I wonder what was going on during those two years...
  • 6 Hide
    internetlad , December 17, 2012 9:15 PM
    A Bad DayI wonder what was going on during those two years...


    Blowjobs.

    What do you expect? Government doesn't work in a day, it takes TIME to file frivilous and needless lawsuits.
  • 2 Hide
    kajunchicken , December 17, 2012 9:36 PM
    As much as I understand why you guys disagree with Google being forced to do these things, it is just as bad to ignore Google as it gets bigger an bigger. A monopoly anywhere, particularly over the internet is a bad thing. If you control the majority of the internet, in many ways you control the world.
    Having no competition is also bad for innovation. Before Bing came along, Google was sitting pretty comfortably in the lead and their search format hadn't changed for years. As it became clear that there was going to be at least somewhat serious competition, Google started rolling out new features like instant search and previews. So while you may love Google, think about the advantages of preventing monopoly at the same time.
  • 2 Hide
    misterawsome , December 18, 2012 12:25 AM
    KajunchickenAs much as I understand why you guys disagree with Google being forced to do these things, it is just as bad to ignore Google as it gets bigger an bigger. A monopoly anywhere, particularly over the internet is a bad thing. If you control the majority of the internet, in many ways you control the world.Having no competition is also bad for innovation. Before Bing came along, Google was sitting pretty comfortably in the lead and their search format hadn't changed for years. As it became clear that there was going to be at least somewhat serious competition, Google started rolling out new features like instant search and previews. So while you may love Google, think about the advantages of preventing monopoly at the same time.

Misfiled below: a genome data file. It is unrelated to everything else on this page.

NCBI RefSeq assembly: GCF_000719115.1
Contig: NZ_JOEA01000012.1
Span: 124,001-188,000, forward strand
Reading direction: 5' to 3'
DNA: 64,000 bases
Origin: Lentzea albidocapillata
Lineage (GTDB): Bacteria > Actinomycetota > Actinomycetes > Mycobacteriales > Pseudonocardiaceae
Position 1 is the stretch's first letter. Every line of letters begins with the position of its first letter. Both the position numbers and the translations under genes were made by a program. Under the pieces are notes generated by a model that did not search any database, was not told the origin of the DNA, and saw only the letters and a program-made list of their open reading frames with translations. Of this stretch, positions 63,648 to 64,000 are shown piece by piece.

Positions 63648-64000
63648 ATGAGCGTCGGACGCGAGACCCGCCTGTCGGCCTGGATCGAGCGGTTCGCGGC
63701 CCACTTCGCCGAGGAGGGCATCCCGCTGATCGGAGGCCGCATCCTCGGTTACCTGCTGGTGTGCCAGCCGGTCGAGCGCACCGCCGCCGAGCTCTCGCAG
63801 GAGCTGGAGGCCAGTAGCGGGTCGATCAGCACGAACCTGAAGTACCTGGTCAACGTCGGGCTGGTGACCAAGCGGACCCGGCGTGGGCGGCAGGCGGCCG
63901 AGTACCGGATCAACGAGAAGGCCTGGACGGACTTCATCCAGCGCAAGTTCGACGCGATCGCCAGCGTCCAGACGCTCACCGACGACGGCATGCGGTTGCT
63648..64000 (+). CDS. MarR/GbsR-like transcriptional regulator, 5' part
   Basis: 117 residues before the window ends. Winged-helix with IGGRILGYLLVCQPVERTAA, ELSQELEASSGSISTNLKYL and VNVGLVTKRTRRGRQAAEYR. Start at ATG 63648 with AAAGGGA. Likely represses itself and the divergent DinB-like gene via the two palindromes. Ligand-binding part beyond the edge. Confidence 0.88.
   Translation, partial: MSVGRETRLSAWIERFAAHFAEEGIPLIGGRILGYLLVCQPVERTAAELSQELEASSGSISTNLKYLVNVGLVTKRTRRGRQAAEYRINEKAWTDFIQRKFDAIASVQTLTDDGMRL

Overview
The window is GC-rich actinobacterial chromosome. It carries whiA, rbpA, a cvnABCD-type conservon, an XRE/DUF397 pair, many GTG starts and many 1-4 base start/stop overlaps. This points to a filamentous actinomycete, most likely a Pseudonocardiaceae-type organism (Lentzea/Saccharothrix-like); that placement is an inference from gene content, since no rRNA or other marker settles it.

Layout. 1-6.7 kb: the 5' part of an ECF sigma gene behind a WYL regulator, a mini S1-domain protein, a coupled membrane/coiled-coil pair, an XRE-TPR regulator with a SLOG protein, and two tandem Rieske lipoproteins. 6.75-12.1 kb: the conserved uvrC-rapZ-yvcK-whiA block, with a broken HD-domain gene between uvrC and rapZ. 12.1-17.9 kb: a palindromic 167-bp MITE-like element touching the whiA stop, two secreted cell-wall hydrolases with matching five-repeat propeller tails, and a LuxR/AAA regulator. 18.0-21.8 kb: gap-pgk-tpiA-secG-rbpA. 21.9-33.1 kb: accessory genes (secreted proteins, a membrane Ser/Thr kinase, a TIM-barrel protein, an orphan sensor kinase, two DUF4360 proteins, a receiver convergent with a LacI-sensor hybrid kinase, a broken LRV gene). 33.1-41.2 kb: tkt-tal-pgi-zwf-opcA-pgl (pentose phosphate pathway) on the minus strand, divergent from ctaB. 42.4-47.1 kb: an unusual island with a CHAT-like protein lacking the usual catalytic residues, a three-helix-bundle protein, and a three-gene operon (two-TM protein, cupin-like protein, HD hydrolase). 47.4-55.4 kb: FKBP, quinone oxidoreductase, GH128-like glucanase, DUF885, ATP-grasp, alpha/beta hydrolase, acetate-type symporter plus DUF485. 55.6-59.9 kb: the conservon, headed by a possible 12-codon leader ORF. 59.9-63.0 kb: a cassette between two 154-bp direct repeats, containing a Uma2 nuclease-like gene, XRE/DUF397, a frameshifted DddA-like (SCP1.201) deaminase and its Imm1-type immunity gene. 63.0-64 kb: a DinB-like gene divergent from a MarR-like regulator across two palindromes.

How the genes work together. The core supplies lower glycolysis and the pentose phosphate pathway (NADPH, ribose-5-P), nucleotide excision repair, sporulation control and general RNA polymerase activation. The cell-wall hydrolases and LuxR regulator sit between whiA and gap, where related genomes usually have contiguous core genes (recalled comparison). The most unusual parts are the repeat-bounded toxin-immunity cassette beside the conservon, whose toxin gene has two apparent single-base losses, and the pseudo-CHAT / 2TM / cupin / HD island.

since when has anyone used bing
  • -1 Hide
    pedro_mann , December 18, 2012 3:01 AM
    KajunchickenAs much as I understand why you guys disagree with Google being forced to do these things, it is just as bad to ignore Google as it gets bigger an bigger. A monopoly anywhere, particularly over the internet is a bad thing. If you control the majority of the internet, in many ways you control the world.Having no competition is also bad for innovation. Before Bing came along, Google was sitting pretty comfortably in the lead and their search format hadn't changed for years. As it became clear that there was going to be at least somewhat serious competition, Google started rolling out new features like instant search and previews. So while you may love Google, think about the advantages of preventing monopoly at the same time.

    Although, I am more likely to trust a company if they are investing their cash in other tech such as alternative power, hands- free driving, building out FIBER etc. What I see in America is an inability for other companies to compete and sit on their laurels, thereby raking in enormous profits and transferring that welath the the elite. I would much rather see someone like google challange that notion and bring out more FIBER (mwahahahaa) j/k We've been shakled by the big ISP's for years, time for tht to change.